Anatomy, keeping it simple...
The pelvic floor muscles are like a basket of muscle contained within the bones of the pelvis.
The bones of the pelvis and sacrum (the bottom of the spinal column) form a ring of bone. The hole in the middle is known as the pelvic canal.
The pelvic floor muscles span the pelvic canal, like a sling / hammock at the base of the torso.
At the front of the pelvis, the left and right pubic bones are joined by the pubic symphysis which is one of our 5 midline markers for alignment.
The shape of the pelvis and the pelvic canal differs between male and female.
The difference in shape of the pelvic canal means the size and shape of the pelvic floor muscles also differs between male and female.
For practical purposes, these differences do not matter. What matters is having sufficient activation your pelvic floor muscles, balanced between left and right sides.
The pelvic floor is made up of several muscles that form a basket-like structure, higher at the back than the front.
Left and right sides are a mirror image.
The anus lies midline, between the pelvic floor muscles.
The pelvic floor muscles consist of the coccygeus muscles and the levator ani muscle group (the iliococcygeus, pubococcygeus and puborectalis).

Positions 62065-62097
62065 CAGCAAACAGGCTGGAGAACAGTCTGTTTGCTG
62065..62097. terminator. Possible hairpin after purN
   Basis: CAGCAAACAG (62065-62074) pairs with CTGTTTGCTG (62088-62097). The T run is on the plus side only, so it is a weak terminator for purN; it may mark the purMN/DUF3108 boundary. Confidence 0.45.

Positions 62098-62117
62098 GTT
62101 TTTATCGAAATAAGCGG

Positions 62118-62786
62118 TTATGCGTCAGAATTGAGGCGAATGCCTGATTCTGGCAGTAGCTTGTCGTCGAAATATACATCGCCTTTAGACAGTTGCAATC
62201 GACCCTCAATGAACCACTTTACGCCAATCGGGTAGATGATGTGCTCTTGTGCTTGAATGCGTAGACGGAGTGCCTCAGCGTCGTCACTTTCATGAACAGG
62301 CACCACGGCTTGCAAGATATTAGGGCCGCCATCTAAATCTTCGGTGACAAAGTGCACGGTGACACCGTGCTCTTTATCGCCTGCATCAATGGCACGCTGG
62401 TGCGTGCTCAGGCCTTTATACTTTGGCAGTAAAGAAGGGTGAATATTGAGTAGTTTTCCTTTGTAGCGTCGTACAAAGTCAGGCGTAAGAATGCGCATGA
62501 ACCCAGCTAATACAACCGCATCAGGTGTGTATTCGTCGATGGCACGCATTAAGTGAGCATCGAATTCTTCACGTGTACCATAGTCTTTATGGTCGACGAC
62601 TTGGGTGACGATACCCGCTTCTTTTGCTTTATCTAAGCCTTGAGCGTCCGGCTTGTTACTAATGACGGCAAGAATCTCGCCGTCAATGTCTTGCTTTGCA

Correct usage of the pelvic floor muscles is central to a healthy, balanced body.
The pelvic floor muscles are the Base of your Base-Line muscles, your 'core pillar of strength'.
You pelvic floor provides the solid foundation necessary for pain-free movement.
Finding your body's Base-Line is the starting step to better physical health.
Keep looking at the anatomy pictures, and read up about Kegel exercises to get you started. Use several sources to find the information that clicks with you!
It will take time to learn to fully activate your pelvic floor muscles if you are not used to using them. Every time you try will make a positive difference, building the connection between body and mind.
Strive for a feeling of balance between left and right sides.
It should be possible to feel the activation of the pelvic floor muscles in all positions.
It will become easier the more you practice - so keep working at it.
As you focus on activating your pelvic floor muscles you will become more aware of the sensory feedback that they provide. This feedback is important for our sense of positioning and movement known as proprioception, and for feeling how to move in order to improve your posture.
As well as the pelvic floor muscles, there are other muscles and a lot of connective tissue structures (fascia, tendons, ligaments etc) in the pelvic region.
Knowing the anatomical details isn't important, but it's good to appreciate the complexity of the pelvic region to help understand why it is the source of pain for so many people.